Republican presidential hopeful Marco Rubio will be the latest GOP candidate to use a speech to the Detroit Economic Club to tout his plans to turn around struggling urban cities.

The first-term Republican senator from Florida “will describe how his pro-growth, pro-innovation policies can transform the economy and change the lives of families by helping them achieve the American Dream. Rubio will hold up Detroit as a symbol of both America's great past and the extraordinary possibilities that await us if we embrace a new generation of leadership,” according to the Economic Club.

The speech is scheduled for 11:30 a.m. Thursday at the West Book Cadillac hotel.

The Cuban-American lawmaker also plans a meet-and-greet event at the Livonia Victory Center in Livonia at 6 p.m. on Thursday. Rubio is expected to do fundraising while in town.

Former Florida Gov. Jeb Bush made a speech to the Detroit Economic Club outlining his vision for a “right to rise society” in February, tying it to Detroit’s emergence from a record-setting Chapter 9 bankruptcy.

Bush told members they “are part of a great story — the revival of a city that means so much to all Americans.”

While short on specifics, Bush laid out an optimistic-sounding vision for a country in which “every American and ... every community has a right to pursue happiness. They have a right to rise.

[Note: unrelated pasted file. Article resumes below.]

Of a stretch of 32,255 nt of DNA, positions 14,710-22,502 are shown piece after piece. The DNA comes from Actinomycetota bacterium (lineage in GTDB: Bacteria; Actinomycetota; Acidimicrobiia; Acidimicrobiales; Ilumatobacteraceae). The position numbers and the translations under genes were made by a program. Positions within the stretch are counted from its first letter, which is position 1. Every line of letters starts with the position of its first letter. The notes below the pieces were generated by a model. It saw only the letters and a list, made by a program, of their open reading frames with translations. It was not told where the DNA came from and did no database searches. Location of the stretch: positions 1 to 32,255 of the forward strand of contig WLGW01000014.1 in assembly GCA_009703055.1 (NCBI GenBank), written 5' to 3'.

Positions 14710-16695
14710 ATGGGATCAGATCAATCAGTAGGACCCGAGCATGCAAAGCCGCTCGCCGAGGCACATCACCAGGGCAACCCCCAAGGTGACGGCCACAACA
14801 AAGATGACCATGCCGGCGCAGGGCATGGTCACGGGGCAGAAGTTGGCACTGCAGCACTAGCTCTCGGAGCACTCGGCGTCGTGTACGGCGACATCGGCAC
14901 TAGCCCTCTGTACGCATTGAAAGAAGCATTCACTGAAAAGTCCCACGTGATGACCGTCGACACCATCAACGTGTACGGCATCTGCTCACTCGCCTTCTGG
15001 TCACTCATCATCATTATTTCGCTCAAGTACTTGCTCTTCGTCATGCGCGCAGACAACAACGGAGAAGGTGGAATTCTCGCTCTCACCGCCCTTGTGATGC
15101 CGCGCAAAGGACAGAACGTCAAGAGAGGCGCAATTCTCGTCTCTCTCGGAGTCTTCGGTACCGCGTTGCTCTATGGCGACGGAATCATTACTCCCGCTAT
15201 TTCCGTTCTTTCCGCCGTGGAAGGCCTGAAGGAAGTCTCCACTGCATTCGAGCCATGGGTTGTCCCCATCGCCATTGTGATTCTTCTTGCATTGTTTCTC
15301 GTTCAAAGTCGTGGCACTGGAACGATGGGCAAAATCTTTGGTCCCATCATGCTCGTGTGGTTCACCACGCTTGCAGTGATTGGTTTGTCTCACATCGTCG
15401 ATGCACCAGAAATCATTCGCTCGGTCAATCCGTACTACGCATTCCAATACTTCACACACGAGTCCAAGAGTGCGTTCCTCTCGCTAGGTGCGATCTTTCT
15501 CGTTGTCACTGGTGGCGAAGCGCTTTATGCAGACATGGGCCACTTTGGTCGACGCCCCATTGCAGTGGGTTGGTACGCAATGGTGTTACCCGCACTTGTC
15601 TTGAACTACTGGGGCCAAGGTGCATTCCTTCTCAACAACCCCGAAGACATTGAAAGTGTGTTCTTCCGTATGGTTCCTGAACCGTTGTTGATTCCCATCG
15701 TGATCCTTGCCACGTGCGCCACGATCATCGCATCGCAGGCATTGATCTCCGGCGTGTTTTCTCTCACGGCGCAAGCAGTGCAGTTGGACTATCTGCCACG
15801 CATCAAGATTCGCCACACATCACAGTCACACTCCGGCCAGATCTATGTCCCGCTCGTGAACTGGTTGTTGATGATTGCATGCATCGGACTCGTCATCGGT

“So I say: Let’s go where our ideas can matter most. Where the failures of liberal government are most obvious. Let's deliver real conservative success" in the cities.”

In April, Ohio Gov. John Kasich delivered a keynote speech to the Detroit Economic Club, toured downtown Detroit buildings owned by Quicken Loans founder Dan Gilbert and attended a reception with Oakland County Republicans in Bloomfield Hills.

U.S. Sen. Rand Paul, R-Ky., also has made Detroit a focus in past two years, including being at the opening of the Michigan GOP’s Detroit office.

During the 2012 presidential campaign, Republican candidate Mitt Romney made a speech to the Detroit Economic Club that was widely criticized because it was held in a mostly empty Ford Field. He also took criticism for saying his wife drives “a couple of Cadillacs.”

Before he became president, then.-Sen. Barack Obama used his 2007 Detroit Economic Club speech to heap criticism on Detroit automakers.

“Here in Detroit, three giants of American industry are hemorrhaging jobs and profits as foreign competitors answer the rising global demand for fuel-efficient cars,” Obama said. “Politicians are afraid to ask the oil and auto industries to do their part, and those industries hire armies of lobbyists to make sure it stays that way.”

Read or Share this story: